Daniel Eran Dilger
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Windows Phone 7: Microsoft’s third failed attempt to be Apple

Daniel Eran Dilger

Microsoft’s new Windows Mobile strategy is turning out to be just like its failed strategies for Vista and Zune: a belated, wrongheaded attempt to shamelessly copy Apple too late to make a difference, all while ignoring its own strengths in a delusional, self-destructive bid to be something it is not.
Those who forget the past are condemned to reread it, here. That’s because I like to frame current and future events in a historical context, rather than simply regurgitating the idealism that flows from the tech giants’ own public relations sirens.

This has helped me to be devastatingly accurate in predicting how things are likely to turn out, repeatedly. Microsoft’s latest strategy for its Windows Mobile smartphone platform, which is styled “Windows Phone 7” in line with the company’s hankering for calling a thing by another name to escape its currently disastrous reputation, is no different.

Rather than perpetuating its failed smartphone strategy with Windows Mobile and simply adding a layer of touch features in “version 7,” as the company first announced it would do a couple years ago, Microsoft is now planning to completely replace its existing smartphone platforms (including both button-oriented Windows Smartphones with no touch screen, and its stylus-driven, big screen Pocket PC phones) with a new device “series” that attempts to be as much like the iPhone as possible.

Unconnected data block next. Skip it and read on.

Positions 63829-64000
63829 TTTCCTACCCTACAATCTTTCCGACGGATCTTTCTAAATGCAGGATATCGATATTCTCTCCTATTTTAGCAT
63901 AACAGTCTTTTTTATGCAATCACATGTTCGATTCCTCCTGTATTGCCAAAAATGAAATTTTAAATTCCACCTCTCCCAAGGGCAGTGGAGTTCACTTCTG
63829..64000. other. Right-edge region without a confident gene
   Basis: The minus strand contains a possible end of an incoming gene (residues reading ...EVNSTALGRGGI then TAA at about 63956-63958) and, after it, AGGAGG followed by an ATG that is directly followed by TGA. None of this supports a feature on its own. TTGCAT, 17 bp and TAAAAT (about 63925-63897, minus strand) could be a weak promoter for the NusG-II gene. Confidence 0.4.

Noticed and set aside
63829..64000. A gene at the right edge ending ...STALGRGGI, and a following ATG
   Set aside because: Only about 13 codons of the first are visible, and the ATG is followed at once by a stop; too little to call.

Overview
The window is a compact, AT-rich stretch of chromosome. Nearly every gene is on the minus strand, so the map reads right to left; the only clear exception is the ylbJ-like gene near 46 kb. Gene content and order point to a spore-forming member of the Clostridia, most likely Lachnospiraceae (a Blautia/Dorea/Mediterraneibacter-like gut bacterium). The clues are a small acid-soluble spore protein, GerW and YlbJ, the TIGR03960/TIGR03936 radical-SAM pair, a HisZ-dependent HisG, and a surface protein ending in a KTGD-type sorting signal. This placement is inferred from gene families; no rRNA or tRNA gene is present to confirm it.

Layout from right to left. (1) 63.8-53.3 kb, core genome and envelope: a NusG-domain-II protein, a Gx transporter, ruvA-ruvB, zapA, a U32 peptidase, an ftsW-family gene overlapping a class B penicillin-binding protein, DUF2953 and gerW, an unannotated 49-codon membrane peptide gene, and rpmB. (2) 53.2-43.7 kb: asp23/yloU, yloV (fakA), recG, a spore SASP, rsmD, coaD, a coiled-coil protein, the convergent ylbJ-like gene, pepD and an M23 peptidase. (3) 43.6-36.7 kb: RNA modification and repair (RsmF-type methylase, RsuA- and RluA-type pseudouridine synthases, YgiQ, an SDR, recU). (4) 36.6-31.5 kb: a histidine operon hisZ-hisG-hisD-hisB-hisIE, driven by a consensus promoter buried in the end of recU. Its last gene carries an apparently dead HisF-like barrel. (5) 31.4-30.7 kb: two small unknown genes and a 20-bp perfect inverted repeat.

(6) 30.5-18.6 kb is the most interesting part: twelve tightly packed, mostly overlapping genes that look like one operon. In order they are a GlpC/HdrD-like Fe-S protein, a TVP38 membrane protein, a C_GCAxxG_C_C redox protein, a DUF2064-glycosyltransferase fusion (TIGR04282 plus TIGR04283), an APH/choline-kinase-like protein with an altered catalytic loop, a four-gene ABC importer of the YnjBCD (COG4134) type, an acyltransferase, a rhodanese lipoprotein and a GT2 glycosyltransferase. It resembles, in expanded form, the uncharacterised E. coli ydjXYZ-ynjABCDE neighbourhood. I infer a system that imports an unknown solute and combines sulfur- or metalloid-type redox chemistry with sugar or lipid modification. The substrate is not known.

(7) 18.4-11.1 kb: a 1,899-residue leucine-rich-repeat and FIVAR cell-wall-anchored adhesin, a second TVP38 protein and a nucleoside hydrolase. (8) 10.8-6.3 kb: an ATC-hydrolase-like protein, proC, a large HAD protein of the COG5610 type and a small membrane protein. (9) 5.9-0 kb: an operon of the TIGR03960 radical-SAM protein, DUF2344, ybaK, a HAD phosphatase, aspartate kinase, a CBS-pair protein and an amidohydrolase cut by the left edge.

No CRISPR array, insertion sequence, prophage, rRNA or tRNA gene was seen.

Microsoft Courier: the third weak link in a miserable mobile strategy

Competing with Apple’s past

The problem for Microsoft is that Windows Phone 7 won’t arrive until the end of the year at the very soonest. By then, Apple will have had the new iPhone 4.0 out for six months. Additionally, WP7 is really targeting the features of iPhone 2.0 from 2008. There’s a reason why Apple does not continue to sell iPhone 2.0 software: it’s outdated.

For starters, there’s no third party app background multitasking in WP7 like there is in today’s WiMo 6.x. That’s because Microsoft realizes that the “multitasking” features of WiMo 6.x are completely terrible, and that it makes more sense to isolate its own first party, bundled apps with background capabilities and simply leave third party apps with a simple “one at a time” run option.

That’s what Apple chose to do in iPhone 2.0 when it initially launched the App Store in 2008. But this summer, the iPhone will be moving beyond this early level of sophistication, adding rich abilities to move between concurrently running apps. This feature will be months old before WP7 actually appears with its three year old copy of Apple’s app strategy.